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Am J Physiol Heart Circ Physiol. 2005 Oct;289(4):H1662-8. Epub 2005 May 13.

Circadian periodicity of cerebral blood flow revealed by laser-Doppler flowmetry in awake rats: relation to blood pressure and activity.

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  • 1Division of Neurosurgical Research, Department of Neurosurgery, Faculty of Clinical Medicine Mannheim, University of Heidelberg, Mannheim, Germany.

Abstract

Cardiovascular parameters such as arterial blood pressure (ABP) and heart rate display pronounced circadian variation. The present study was performed to detect whether there is a circadian periodicity in the regulation of cerebral perfusion. Normotensive Sprague-Dawley rats (SDR, approximately 15 wk old) and hypertensive (mREN2)27 transgenic rats (TGR, approximately 12 wk old) were instrumented in the abdominal aorta with a blood pressure sensor coupled to a telemetry system for continuous recording of ABP, heart rate, and locomotor activity. After 5-12 days, a laser-Doppler flow (LDF) probe was attached to the skull by means of a guiding device to measure changes in brain cortical blood flow (CBF). After the animals recovered from anesthesia, measurements were taken for 3-4 days. The time series were analyzed with respect to the midline estimating statistic of rhythm (i.e., mean value of a periodic event after fit to a cosine function), amplitude, and acrophase (i.e., phase angle that corresponds to the peak of a given period) of the 24-h period. The LDF signal displayed a significant circadian rhythm, with the peak occurring at around midnight in SDR and TGR, despite inverse periodicity of ABP in TGR. This finding suggests independence of LDF periodicity from ABP regulation. Furthermore, the acrophase of the LDF was consistently found before the acrophase of the activity. From the present data, it is concluded that there is a circadian periodicity in the regulation of cerebral perfusion that is independent of circadian changes in ABP and probably is also independent of locomotor activity. The presence of a circadian periodicity in CBF may have implications for the occurrence of diurnal alterations in cerebrovascular events in humans.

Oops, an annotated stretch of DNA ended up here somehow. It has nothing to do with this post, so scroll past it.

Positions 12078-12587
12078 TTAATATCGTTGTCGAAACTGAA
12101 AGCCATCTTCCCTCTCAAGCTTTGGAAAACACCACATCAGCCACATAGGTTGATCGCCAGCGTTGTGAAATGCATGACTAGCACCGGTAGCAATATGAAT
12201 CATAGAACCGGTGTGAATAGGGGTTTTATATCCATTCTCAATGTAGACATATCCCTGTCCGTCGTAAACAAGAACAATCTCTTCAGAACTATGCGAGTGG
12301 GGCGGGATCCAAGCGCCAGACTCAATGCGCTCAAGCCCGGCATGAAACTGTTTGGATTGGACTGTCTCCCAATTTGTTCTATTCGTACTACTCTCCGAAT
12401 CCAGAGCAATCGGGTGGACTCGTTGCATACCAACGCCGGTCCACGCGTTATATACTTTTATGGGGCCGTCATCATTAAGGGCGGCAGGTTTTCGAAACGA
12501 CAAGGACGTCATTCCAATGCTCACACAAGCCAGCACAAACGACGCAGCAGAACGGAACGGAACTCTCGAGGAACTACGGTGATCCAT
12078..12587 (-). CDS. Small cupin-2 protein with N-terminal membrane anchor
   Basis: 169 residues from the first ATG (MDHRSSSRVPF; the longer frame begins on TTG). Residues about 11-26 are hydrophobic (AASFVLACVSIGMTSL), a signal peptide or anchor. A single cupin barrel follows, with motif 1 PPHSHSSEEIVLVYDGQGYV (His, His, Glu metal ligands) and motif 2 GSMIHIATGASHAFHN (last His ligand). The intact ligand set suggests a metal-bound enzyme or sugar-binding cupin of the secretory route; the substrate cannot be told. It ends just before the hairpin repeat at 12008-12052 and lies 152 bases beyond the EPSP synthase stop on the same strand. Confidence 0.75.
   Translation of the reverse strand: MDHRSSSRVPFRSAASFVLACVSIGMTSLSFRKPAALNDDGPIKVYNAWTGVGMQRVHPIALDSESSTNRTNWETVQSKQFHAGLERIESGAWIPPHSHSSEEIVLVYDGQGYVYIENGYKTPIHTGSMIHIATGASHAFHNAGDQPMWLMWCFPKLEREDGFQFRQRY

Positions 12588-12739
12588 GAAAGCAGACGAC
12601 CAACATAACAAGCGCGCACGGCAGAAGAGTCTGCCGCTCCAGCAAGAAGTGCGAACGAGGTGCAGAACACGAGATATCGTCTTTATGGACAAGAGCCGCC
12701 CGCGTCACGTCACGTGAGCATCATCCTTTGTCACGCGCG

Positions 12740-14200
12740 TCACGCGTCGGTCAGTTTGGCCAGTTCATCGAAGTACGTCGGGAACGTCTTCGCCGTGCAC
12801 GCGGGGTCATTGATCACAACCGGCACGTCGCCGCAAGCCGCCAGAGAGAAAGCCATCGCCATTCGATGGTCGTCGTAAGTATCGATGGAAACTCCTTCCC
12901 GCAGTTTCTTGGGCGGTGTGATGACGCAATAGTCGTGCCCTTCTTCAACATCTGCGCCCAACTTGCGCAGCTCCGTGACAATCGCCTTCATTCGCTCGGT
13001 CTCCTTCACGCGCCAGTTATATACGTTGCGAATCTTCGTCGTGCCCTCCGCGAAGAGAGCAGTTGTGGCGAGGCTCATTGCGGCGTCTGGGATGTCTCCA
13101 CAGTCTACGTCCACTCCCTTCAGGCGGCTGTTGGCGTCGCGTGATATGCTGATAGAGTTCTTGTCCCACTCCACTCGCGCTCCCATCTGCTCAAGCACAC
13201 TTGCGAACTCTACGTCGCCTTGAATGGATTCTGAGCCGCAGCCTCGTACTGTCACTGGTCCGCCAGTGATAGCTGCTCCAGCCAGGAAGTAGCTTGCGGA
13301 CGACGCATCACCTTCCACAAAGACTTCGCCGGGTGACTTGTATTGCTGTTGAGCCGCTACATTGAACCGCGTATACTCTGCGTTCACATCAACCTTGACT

PMID:
15894567
[PubMed - indexed for MEDLINE]
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